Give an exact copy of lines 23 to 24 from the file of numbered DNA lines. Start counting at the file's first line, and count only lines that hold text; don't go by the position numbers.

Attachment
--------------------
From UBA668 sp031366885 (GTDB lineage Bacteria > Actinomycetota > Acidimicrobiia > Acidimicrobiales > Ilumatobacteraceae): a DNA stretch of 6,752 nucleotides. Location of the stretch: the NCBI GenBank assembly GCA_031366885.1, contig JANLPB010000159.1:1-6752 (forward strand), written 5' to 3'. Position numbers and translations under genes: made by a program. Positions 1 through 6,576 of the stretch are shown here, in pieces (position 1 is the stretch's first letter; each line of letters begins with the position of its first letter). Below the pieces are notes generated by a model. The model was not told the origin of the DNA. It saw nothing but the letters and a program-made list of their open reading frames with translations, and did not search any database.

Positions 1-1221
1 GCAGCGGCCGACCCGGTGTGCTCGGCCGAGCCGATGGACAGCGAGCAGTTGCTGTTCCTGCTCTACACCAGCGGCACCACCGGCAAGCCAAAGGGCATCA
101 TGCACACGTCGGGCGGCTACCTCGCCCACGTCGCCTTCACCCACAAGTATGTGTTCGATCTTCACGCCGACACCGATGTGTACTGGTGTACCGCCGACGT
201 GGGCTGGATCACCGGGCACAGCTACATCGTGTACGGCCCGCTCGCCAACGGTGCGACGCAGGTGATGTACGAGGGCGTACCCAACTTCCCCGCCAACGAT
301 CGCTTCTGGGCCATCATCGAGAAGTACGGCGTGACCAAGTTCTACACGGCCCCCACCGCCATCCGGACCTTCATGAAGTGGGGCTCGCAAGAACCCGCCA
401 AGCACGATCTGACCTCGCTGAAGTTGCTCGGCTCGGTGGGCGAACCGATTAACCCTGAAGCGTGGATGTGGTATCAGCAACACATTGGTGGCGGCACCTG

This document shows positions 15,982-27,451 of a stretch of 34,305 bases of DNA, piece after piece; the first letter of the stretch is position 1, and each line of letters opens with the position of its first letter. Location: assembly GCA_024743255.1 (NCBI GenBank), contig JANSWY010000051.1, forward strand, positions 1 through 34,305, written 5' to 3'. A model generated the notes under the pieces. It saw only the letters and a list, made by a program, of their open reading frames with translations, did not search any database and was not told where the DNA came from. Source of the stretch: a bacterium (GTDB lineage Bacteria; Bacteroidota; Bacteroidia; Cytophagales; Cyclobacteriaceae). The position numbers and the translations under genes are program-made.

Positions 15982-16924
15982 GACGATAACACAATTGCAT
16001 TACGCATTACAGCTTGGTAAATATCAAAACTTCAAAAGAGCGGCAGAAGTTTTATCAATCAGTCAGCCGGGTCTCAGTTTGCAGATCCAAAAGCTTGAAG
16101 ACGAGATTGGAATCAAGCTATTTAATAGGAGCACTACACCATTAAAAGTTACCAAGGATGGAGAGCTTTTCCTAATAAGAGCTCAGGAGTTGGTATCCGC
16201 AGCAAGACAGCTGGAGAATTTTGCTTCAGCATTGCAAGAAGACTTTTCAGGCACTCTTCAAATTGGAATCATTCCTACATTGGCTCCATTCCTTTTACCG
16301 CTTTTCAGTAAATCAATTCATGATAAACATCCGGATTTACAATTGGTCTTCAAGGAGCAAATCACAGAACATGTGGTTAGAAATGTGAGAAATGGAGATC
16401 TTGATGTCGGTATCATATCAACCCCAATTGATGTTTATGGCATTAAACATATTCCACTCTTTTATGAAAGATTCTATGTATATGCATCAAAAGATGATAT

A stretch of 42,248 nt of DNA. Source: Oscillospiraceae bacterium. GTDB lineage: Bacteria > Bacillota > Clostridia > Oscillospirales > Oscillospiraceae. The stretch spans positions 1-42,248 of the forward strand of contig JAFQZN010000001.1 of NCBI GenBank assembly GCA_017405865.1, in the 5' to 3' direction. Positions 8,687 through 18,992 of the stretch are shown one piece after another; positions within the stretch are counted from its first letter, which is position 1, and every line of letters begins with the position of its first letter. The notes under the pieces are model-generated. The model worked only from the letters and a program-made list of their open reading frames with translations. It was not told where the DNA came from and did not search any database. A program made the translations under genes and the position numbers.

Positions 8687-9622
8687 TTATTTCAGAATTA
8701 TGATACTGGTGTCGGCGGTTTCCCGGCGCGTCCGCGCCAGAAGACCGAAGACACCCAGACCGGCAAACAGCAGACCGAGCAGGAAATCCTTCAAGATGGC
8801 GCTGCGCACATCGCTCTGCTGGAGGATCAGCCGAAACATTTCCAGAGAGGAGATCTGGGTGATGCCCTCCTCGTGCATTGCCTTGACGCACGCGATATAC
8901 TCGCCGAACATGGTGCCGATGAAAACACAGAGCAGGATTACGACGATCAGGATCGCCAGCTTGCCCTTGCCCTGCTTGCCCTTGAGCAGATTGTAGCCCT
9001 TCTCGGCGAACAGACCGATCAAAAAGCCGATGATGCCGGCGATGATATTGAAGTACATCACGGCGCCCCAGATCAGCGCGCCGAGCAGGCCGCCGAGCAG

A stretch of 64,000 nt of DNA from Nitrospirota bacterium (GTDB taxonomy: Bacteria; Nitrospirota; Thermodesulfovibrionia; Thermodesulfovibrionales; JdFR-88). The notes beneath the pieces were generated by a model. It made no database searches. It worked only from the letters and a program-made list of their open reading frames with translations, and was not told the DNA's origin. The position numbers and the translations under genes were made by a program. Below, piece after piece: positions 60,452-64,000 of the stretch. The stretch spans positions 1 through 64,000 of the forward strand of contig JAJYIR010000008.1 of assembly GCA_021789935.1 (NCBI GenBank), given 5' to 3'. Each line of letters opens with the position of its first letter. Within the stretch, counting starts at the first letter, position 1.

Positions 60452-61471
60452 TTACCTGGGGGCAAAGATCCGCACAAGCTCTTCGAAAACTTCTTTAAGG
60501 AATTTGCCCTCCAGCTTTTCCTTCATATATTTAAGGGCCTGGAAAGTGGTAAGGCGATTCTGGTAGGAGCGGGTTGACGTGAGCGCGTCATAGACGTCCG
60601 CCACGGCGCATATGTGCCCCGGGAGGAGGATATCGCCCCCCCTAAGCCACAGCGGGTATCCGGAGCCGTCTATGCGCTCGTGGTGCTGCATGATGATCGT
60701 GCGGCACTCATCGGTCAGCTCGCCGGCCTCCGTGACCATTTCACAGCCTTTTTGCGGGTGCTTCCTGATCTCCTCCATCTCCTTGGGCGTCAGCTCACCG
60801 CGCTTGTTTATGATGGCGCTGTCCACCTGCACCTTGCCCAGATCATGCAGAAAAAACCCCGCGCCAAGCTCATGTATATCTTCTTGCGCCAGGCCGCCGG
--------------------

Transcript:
A stretch of 64,000 nt of DNA from Nitrospirota bacterium (GTDB taxonomy: Bacteria; Nitrospirota; Thermodesulfovibrionia; Thermodesulfovibrionales; JdFR-88). The notes beneath the pieces were generated by a model. It made no database searches. It worked only from the letters and a program-made list of their open reading frames with translations, and was not told the DNA's origin. The position numbers and the translations under genes were made by a program. Below, piece after piece: positions 60,452-64,000 of the stretch. The stretch spans positions 1 through 64,000 of the forward strand of contig JAJYIR010000008.1 of assembly GCA_021789935.1 (NCBI GenBank), given 5' to 3'. Each line of letters opens with the position of its first letter. Within the stretch, counting starts at the first letter, position 1.

Positions 60452-61471